5 bits of wisdom for the professional Christian woman
Sun May 19, 2013
by Shandel Slaten
Sat May 18, 2013
by Hugh Whelchel
Resurgence roundup, 5/17/13
Fri May 17, 2013
Grace all the way
Wed May 15, 2013
by Justin Holcomb
How to be on mission in the city
Wed May 15, 2013
by Stephen Um
Vocation: Discerning Your Calling
This post appears with permission from Redeemer City to City.
As Christians we are stewards of the resources God gives us for serving the human community. Our vocations are one avenue for doing God’s work in the world.
Stewardship is the cultivation of resources for God. The Bible tells us that one of the most important resources God has given us is our gifts, aptitudes, talents, and abilities. One of the sacraments of the medieval church was the Sacrament of Holy Orders, which divided the world into the “religious” and the “secular.” Those who went into full-time church ministry as priests, monks, or nuns were on a completely different spiritual footing from those who did not. One of the Protestant Reformation’s main planks was to overturn this view with the biblical teaching of the priesthood of all believers (1 Peter 2:9). Martin Luther insisted that all forms of work are God-honoring callings. To be a farmer, a craftsman, or an artist was just as much a vocation, a calling from God, as to be a preacher. Why?
All Forms of Work Are Participation in God's Work
God made the created world by his Spirit (Gen. 1:1-3) and continues to care for and sustain it by his Spirit (Ps. 104:30), watering and enriching it (Ps. 65:9–13) and feeding and meeting the needs of every living thing (Pss. 145:15–16 and 147:15–20). Indeed, the very purpose of redemption is to massively and finally restore the material creation (Rev. 21–22). God loves this created world so much that he sent his Son to redeem it. This world is a good in and of itself; it is not just a temporary theater for individual salvation.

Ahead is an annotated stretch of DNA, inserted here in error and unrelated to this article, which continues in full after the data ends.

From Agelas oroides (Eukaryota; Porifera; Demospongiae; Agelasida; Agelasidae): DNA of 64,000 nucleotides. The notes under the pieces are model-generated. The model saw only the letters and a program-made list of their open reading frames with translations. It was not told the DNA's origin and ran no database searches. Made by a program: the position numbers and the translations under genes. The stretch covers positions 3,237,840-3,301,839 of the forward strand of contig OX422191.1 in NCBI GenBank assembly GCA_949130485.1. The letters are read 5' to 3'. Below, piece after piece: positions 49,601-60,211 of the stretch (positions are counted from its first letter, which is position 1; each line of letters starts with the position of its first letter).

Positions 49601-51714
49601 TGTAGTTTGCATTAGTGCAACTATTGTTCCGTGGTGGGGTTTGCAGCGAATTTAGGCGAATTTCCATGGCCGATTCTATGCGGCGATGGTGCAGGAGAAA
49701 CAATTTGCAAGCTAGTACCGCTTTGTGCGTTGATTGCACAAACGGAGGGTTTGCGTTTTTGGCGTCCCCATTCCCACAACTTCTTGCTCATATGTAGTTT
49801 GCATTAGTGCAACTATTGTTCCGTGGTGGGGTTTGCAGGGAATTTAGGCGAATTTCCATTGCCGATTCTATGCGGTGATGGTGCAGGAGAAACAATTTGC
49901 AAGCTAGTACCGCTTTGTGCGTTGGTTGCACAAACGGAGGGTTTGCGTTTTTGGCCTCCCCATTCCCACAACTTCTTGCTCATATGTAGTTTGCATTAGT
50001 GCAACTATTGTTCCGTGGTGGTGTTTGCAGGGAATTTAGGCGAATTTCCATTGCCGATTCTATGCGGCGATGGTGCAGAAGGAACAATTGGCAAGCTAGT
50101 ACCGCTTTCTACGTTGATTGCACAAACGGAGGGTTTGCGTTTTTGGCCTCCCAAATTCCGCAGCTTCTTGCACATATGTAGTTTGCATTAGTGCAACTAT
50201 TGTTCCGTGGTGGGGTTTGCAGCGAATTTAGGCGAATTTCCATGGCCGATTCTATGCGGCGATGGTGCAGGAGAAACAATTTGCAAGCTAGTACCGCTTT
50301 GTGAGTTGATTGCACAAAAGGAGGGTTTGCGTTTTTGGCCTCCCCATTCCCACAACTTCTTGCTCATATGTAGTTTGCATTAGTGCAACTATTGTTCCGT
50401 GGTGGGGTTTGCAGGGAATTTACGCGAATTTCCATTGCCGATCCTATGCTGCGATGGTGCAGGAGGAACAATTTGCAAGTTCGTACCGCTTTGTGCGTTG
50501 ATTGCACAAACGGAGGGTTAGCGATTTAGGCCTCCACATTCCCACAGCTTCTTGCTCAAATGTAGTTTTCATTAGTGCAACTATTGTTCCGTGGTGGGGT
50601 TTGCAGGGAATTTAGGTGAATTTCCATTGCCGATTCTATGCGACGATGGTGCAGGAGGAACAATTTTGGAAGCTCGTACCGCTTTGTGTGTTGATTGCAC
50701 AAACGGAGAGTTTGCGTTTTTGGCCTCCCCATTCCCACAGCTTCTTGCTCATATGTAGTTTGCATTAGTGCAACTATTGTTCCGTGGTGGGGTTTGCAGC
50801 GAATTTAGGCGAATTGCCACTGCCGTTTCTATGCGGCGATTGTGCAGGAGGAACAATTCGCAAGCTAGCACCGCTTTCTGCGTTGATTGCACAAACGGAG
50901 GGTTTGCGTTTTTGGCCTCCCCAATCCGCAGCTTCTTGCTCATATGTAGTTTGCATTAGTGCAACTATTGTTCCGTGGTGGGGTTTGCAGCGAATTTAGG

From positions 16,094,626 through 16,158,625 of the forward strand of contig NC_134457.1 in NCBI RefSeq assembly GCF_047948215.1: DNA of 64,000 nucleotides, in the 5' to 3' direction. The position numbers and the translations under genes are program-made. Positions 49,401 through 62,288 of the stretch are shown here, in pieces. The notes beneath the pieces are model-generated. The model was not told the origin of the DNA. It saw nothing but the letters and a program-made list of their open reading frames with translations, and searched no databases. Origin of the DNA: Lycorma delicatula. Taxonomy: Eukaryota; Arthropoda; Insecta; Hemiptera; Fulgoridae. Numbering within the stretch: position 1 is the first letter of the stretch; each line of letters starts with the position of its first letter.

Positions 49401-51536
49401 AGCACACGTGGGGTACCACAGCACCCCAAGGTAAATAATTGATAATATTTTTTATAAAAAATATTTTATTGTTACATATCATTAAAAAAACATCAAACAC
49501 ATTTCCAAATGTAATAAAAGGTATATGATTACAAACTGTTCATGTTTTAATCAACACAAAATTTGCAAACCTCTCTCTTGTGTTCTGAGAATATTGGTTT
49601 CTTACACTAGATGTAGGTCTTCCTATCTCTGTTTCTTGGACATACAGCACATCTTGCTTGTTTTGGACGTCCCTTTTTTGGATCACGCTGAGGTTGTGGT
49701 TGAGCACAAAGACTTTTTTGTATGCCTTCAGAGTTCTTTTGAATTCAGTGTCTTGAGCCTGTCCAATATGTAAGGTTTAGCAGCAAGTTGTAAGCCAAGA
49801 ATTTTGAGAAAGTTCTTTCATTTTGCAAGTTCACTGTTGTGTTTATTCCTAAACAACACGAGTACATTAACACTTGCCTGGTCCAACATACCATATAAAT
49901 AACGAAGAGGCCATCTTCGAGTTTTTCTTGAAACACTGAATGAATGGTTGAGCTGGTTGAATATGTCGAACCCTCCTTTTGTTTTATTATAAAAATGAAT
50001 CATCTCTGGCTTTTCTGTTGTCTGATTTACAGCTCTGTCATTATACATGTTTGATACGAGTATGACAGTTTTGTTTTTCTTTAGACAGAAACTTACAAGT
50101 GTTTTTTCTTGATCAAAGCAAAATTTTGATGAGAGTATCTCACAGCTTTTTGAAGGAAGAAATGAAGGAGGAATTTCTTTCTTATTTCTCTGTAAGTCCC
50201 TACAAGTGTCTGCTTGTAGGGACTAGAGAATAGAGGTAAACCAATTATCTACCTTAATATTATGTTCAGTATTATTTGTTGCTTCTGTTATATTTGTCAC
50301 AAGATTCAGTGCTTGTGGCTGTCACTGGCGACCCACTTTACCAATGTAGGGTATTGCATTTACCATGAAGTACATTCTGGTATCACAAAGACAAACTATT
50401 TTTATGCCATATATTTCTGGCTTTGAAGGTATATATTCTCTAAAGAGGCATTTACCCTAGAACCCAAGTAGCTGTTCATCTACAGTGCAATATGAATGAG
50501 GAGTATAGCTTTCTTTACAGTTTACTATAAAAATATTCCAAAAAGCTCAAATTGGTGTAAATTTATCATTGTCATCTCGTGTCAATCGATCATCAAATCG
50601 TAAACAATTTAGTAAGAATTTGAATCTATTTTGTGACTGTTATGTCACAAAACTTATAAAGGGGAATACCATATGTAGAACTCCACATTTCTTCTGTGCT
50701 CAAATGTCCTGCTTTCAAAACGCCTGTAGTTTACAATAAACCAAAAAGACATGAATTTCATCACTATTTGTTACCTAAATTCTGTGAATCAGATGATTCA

If the Holy Spirit is not only a preacher that convicts people of sin and grace (John 16:8–11; 1 Thess. 1:5) but also a gardener, an artist, and an investor in creation who renews the material world, it cannot be more spiritual and God-honoring to be a preacher than to be a farmer, artist, or banker. To give just one example, evangelism is temporary work, while musicianship is permanent work. In the new heavens and new earth, preachers will be out of a job! Ultimately the purpose of evangelism is to bring about a world in which musicians will be able to do their work perfectly.
All Forms of Work Are Ways of Serving Others
Imagine how much time it would take to make a chair by yourself. You would not only have to cut and shape the wood yourself, but you’d also have to make the tools. To make the tools, you’d have to mine the ore to make metal. It would take months, perhaps years, to do all the things necessary to create the chair. When you share in the work of others, however, you can buy a chair with money equivalent to some number of hours’ worth of your time, not months or years of effort. Even if you want to make the chair yourself, you can buy tools made by someone else.
In the new heavens and new earth, preachers will be out of a job!
All work, according to God’s design, is service. Through work we enrich one another and become more and more interwoven. When Christians do “secular” work, they function as salt and light in the world (Matt. 5:13–16). Farming and business, childcare and law, medicine and music—all these forms of work cultivate, care for, and sustain the created world that God made and loves. We are all ministers (priests) to the human community on God’s behalf.
Work is taking the raw material of creation and developing it for the sake of others. Musicians take the raw material of sound and bring the meaning of art into our lives. Farmers take the raw material of soil and seed and bring food into our lives. This means we are God’s ministers in our work not only when we are witnessing or talking directly about Jesus, but when we are simply doing our work. A musician is serving God when she makes great music, not solely when she is singing about coming to Jesus.
This post is an excerpt from a larger article which you can download below.
Read more from Dr. Keller on Redeemer City to City
Copyright © 2001 by Timothy Keller, © 2009 by Redeemer City to City.
We encourage you to use and share this material freely—but please don’t charge money for it, change the wording, or remove the copyright information.